D. M. Canright




There are still many people who rely on the writings of this individual to disparage both Ellen White and the Truths of Adventism. You deserve to know how he came to write what he wrote and what happened in his own life.

A phantom is something like a mirage. It may seem mysteriously inviting, but what it offers isn't really there.

According to our Divine Captain, it was a deceptive craft, with worm-eaten timbers which would eventually flounder on the rocks (5 Testimonies, 571-573, written to Canright).

Canright boarded that ship anyway; and it led him into something terrible. But just now, let us go back to the early 1800s, to the beginning of the story.

In late 1831 Hiram and Loretta Canright moved to an eighty-acre farm near Kinderhook in southern Michigan. Soon after, their first son, Dudley Marvin, was born. The date was September 22, 1840. Nineteen years later, in 1859, Dudley went to live with an uncle near Albion, New York so that he could attend school. And that spring he began working for a Seventh-day Adventist farmer and minister, Roswell F. Cottrell. While working in the cornfield together, young Dudley learned about the Sabbath truth and the Third Angel’s Message.

That summer, following a tent effort held by James White not far from Albion, he accepted the Advent Message and was baptized soon after by Elder Cottrell. Canright’s first convert was his mother, for thrilled with the message, he hurried home to share it with his family. She remained true to the Advent Message to her death. Remaining on the farm for a time he helped with the work, and then when about 21, he traveled the nearly forty miles north to Battle Creek to talk with Elder James White about entering the ministry. Elder White gave him a Bible and a set of prophecy charts and he went out and began preaching. Later, Elder White raised money for a library for the young evangelist.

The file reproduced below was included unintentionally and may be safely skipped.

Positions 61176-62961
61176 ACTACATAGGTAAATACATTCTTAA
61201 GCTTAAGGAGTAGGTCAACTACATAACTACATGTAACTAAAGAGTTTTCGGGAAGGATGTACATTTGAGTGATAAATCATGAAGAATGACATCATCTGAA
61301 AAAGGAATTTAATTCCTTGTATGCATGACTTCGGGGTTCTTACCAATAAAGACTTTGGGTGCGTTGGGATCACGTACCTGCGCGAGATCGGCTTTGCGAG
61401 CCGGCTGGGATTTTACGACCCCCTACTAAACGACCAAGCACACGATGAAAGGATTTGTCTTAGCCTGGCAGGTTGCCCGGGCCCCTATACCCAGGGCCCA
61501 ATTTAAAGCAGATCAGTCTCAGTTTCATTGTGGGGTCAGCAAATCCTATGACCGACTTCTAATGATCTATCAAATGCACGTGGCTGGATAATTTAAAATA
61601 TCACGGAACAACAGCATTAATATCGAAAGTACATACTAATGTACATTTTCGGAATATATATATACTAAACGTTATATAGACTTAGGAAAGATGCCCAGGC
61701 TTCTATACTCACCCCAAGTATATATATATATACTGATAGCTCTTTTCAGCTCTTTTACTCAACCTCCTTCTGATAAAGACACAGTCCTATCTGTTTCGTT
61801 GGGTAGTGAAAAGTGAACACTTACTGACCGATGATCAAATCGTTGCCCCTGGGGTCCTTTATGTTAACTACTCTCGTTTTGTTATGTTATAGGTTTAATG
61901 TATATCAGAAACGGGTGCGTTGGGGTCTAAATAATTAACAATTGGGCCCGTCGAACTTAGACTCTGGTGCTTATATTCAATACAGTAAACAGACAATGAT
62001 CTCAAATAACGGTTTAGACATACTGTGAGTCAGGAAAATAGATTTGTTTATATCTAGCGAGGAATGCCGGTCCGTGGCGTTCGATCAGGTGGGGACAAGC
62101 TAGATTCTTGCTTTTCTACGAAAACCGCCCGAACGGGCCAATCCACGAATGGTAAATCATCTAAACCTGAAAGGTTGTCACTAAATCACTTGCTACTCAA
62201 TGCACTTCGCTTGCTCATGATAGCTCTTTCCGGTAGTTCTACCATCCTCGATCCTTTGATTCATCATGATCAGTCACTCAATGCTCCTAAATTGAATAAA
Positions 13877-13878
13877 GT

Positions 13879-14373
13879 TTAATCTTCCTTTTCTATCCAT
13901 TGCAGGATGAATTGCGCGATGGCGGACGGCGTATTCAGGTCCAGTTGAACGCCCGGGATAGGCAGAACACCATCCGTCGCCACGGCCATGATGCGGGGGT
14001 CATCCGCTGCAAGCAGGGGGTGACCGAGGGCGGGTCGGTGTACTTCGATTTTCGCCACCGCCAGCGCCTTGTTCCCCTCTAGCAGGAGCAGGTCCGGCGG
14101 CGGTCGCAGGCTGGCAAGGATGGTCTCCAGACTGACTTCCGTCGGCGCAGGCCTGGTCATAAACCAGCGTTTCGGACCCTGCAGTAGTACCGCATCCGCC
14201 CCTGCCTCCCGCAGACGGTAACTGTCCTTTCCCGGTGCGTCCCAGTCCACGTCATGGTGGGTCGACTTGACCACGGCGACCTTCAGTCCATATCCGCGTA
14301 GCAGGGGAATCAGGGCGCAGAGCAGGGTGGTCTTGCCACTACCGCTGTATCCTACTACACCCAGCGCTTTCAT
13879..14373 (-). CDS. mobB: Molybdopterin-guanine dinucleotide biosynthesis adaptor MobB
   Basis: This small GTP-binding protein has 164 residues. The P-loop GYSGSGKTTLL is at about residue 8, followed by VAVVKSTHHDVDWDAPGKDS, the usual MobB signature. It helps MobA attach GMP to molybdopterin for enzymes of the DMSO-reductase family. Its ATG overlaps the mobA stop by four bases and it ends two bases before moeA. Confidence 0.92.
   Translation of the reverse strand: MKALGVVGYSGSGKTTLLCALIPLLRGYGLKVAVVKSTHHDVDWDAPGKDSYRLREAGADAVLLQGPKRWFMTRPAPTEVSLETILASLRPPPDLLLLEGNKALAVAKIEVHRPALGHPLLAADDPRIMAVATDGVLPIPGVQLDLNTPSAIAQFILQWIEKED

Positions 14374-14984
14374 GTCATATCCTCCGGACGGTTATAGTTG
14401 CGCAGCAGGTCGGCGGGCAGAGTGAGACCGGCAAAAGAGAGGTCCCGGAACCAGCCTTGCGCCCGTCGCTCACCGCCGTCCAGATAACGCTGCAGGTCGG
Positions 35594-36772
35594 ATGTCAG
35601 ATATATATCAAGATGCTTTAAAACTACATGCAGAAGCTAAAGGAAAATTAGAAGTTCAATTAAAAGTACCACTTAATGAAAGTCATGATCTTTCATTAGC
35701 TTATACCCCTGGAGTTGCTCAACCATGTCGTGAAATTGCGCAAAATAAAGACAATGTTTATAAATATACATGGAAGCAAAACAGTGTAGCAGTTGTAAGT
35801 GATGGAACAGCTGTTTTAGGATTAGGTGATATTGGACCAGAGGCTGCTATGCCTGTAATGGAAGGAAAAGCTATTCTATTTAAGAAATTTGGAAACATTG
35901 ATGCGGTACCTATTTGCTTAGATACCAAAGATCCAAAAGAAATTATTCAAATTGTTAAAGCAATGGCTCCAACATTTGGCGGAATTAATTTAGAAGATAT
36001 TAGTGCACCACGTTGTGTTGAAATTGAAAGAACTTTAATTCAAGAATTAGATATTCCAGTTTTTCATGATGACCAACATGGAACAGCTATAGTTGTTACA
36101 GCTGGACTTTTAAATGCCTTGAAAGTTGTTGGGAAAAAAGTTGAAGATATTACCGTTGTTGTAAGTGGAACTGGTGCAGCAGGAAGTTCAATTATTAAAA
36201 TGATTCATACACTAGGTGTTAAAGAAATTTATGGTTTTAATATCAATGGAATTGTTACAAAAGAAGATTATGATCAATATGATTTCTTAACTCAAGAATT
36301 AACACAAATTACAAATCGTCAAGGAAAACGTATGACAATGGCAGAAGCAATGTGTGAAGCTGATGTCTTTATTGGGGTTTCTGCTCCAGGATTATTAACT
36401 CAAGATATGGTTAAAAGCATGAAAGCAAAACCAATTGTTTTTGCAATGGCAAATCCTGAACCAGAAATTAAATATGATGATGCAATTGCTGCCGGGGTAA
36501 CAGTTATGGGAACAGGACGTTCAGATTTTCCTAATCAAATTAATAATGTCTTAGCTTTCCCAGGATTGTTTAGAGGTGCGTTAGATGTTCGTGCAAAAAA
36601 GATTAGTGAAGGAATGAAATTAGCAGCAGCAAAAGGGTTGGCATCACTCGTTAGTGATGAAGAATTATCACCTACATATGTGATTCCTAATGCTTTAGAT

‘Present truth looks clearer and more beautiful to us the more we study it. . Praise the Lord for a religion that agrees with the Bible, common sense, and the wants of man," he wrote to the "Review and Herald, as he held evangelistic series up and down the state of Michigan [Review, Nov. 8, 1864]. On May 29, 1865, D. M. Canright was ordained by James White and J N. Loughborough, in a service held at Battle Creek. He was 24 years of age.

In the middle of 1866, Canright began evangelistic work in New England, but found the territory so conservative that frequently he had but little fruit. It was during this period that certain weaknesses in Canright’s character began to reveal themselves. Following an apparent failure in the work, or a supposed slight by another, a deep discouragement would come over him that could go on for weeks and even months. Doubts about the existence of God would sweep over his mind. At times he came close to outright atheism.